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I currently have a 10gb download cap on my broadband connection. Being a developer and a power user, this can be restrictive (Eg when I got Windows Server/Sharepoint etc ISOs from Microsoft Action Pack).

I installed the BMExtreme bandwith monitor (http://www.lp23.com/bmextreme/) and set the limit to 326 mb (10gb/m x 12 = 120gb / 365 = roughly 326mb) and set the option to terminate the connection if I am 5% within the limit, but yesterday past midnight (30 Dec) I downloaded 562mb whereas my monitor seemed a lot more accurate, incrementing by kb's. I downloaded some apps but the largest was 8mb (trying out different bandwidth monitors), and the rest were <1mb.

Why is there such a huge gap in the bandwidth downloaded between my monitor and my ISP?

-I play Xbox Live every now and then but how much bandwidth would this use? The games are visual and there is sound etc so I am assuming a lot?

-I download songs not very often now as there aren't good releases very often and I have all the old songs I like.

-Large downloads, like SQL Server, don't happen anymore, and when they will, I can kick them off after midnight and pause at 8 using a download manager (there are several big apps I need to get but I am either waiting for their release or don't need them just yet).

-What about MSN? I very rarely send or recieve files through this tool, but I am on it all day when at home, however it is all text.

-The tool I use has a checkbox to include internal network traffic. Is this a major factor? I have my PC, my dad has his laptop, both connected to the net.

-I have VMs and a VLAN, and the app I am using does pick the virtual network adapter up so I assume that all network traffic on the VMs (Eg when I start a VM and use the internet from it), is accounted for in the counter.

If anyone knows a better bandwidth monitor with support for setting caps between a time period and the ability to terminate the connection when within a certain percentage of it, or running a batch script, please let me know.

Thanks

Why is there such a huge gap in the bandwidth downloaded between my monitor and my ISP?

If anyone knows a better bandwidth monitor with support for setting caps between a time period and the ability to terminate the connection when within a certain percentage of it, or running a batch script, please let me know.

Thanks

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closed as off-topic by Ƭᴇcʜιᴇ007, Mokubai, gronostaj, Dave M, Shakehar Aug 27 '13 at 20:13

This question appears to be off-topic. The users who voted to close gave this specific reason:

  • "Questions seeking product, service, or learning material recommendations are off-topic because they tend to become obsolete quickly. Instead, describe your situation and the specific problem you're trying to solve. Here are a few suggestions on how to properly ask this type of question." – Ƭᴇcʜιᴇ007, Mokubai, Dave M
If this question can be reworded to fit the rules in the help center, please edit the question.

    
Can you please clean up the post? It is difficult to figure out what issues you are having with your bandwidth monitor –  pcapademic Dec 30 '09 at 23:29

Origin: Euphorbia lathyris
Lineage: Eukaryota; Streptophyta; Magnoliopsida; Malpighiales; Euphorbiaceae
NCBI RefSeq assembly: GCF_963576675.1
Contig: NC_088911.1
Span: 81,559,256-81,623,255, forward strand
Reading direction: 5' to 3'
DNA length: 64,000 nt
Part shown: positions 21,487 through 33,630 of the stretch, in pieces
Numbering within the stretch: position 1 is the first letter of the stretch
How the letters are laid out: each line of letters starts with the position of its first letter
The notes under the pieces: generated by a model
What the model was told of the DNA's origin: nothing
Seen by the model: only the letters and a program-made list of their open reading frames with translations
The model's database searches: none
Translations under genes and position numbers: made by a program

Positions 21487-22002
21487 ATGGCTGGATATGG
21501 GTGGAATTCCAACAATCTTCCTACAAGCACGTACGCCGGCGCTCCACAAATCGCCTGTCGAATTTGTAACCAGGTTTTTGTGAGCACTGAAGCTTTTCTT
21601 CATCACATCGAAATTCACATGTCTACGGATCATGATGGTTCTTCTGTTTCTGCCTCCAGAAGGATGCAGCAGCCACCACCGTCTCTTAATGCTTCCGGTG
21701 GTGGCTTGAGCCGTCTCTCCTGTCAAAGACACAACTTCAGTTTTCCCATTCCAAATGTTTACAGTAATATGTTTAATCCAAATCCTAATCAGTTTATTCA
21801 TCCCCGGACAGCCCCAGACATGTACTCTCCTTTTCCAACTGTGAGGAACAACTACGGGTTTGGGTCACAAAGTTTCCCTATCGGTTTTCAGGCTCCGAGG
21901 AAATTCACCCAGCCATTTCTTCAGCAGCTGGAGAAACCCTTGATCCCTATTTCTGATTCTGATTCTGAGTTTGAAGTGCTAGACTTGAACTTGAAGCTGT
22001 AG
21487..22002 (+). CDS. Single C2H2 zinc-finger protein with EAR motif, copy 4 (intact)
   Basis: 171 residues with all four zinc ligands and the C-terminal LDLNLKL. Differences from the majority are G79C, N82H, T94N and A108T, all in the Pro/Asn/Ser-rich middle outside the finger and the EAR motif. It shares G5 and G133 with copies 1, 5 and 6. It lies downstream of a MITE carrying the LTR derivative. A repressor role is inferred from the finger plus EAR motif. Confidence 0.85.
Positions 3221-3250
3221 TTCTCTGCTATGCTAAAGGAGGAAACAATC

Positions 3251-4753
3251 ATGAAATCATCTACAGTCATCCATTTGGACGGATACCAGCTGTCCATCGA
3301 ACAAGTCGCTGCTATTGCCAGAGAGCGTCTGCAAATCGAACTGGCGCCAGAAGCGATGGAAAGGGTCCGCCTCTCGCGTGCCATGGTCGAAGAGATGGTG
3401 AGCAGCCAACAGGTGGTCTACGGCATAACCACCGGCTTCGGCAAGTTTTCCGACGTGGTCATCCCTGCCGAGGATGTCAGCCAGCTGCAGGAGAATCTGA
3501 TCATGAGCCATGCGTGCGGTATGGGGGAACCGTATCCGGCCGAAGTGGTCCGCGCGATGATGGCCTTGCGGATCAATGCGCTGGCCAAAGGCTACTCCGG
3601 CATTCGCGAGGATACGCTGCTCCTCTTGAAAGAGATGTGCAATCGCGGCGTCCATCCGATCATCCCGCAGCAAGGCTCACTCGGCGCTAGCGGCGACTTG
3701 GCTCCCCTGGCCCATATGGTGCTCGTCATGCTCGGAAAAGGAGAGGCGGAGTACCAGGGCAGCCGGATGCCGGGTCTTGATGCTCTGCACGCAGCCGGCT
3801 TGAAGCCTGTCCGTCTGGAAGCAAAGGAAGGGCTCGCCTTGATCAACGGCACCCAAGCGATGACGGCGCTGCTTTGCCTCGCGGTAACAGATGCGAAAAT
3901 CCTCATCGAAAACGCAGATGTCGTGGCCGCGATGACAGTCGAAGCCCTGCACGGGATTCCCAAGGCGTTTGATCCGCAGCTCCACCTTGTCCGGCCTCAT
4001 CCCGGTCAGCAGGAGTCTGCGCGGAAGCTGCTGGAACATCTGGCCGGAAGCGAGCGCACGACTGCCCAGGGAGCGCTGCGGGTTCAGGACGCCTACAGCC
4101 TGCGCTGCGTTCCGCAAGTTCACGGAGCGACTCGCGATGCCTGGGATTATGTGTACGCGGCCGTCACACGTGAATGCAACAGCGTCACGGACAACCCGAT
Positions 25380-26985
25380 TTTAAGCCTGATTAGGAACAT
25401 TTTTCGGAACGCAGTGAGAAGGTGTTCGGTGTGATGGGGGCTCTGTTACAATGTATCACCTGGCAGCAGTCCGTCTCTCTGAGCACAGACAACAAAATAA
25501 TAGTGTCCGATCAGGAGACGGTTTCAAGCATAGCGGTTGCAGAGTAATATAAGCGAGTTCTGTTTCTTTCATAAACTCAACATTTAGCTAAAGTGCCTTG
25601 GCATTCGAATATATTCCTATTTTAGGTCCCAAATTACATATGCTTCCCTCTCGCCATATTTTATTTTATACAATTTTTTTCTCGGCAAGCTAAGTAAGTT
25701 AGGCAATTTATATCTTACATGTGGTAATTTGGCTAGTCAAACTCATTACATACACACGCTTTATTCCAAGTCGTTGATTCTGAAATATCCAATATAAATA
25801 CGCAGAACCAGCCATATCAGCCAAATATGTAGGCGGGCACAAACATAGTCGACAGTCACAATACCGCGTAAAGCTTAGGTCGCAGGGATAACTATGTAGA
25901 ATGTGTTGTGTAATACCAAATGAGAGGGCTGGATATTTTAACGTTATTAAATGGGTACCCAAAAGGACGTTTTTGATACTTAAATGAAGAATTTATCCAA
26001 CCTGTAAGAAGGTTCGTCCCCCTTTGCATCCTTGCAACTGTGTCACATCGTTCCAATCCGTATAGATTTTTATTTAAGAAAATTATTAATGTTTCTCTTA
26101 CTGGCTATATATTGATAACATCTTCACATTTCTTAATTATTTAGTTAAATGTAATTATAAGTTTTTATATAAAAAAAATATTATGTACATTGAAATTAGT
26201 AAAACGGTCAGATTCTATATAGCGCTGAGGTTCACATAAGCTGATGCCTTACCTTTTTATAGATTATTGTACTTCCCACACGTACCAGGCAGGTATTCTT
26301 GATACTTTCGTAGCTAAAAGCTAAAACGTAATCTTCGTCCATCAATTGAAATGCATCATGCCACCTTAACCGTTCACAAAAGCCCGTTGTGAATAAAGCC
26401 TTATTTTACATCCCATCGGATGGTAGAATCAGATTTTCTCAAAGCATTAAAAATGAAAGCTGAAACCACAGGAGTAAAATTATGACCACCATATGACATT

What's wrong with the post? I don't have issues with my monitor, just wondering if there's any better ones, but I'd like to understand the difference in reports. –  dotnetdev Dec 30 '09 at 23:55

4 Answers 4

My guess is that it would simply be things such as automatic updates and also, Xbox can actually take quite a bit of bandwidth (software updates excluded).

As for bandwidth monitor, you really need something that sits on the router, one that sits on your computer is not that reliable.

Lastly, I would do a Google on your ISP - if lots of other people are complaining and/or they are not reputable, it is possible that they are cheating you - otherwise, if they have been around for years and are a big one, I would just trust them and check regularly.

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for most accurate reading i recommend NetLimiter Monitor (free),

you will get precise and reliable traffic statistics, per application, per hour, per day, you name it. of course this does not cover other appliances such as your xbox.

and are you sure you're allowance is 10 GB download and not 10 GB total traffic (which includes upload as well)?

last but not least, your own readings are pretty much irrelevant at the end of the day, your ISP should have a website where you can login and check your current traffic quota whenever you want.

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To figure out why you and your ISP are showing such differences in data rates, you may need to attach some kind of sniffer to the line to count how much traffic is actually being transfered.

One hypothesis comes to mind is that the ISP may be counting packet size but your monitor is tracking application data. Depending on the nature of your traffic (small packets vs. large packets), those 40 bytes of IP and TCP headers can add up.

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I heard about WebSpy Soho in a podcast. It is an application that monitors bandwidth usage and Internet connection speed. You can use it to be alerted when you are reaching your ISP quota and ensure you are charged the right amount.

It's similar to NetLimiter - I don't think it monitors Xbox but it seems pretty good to me.

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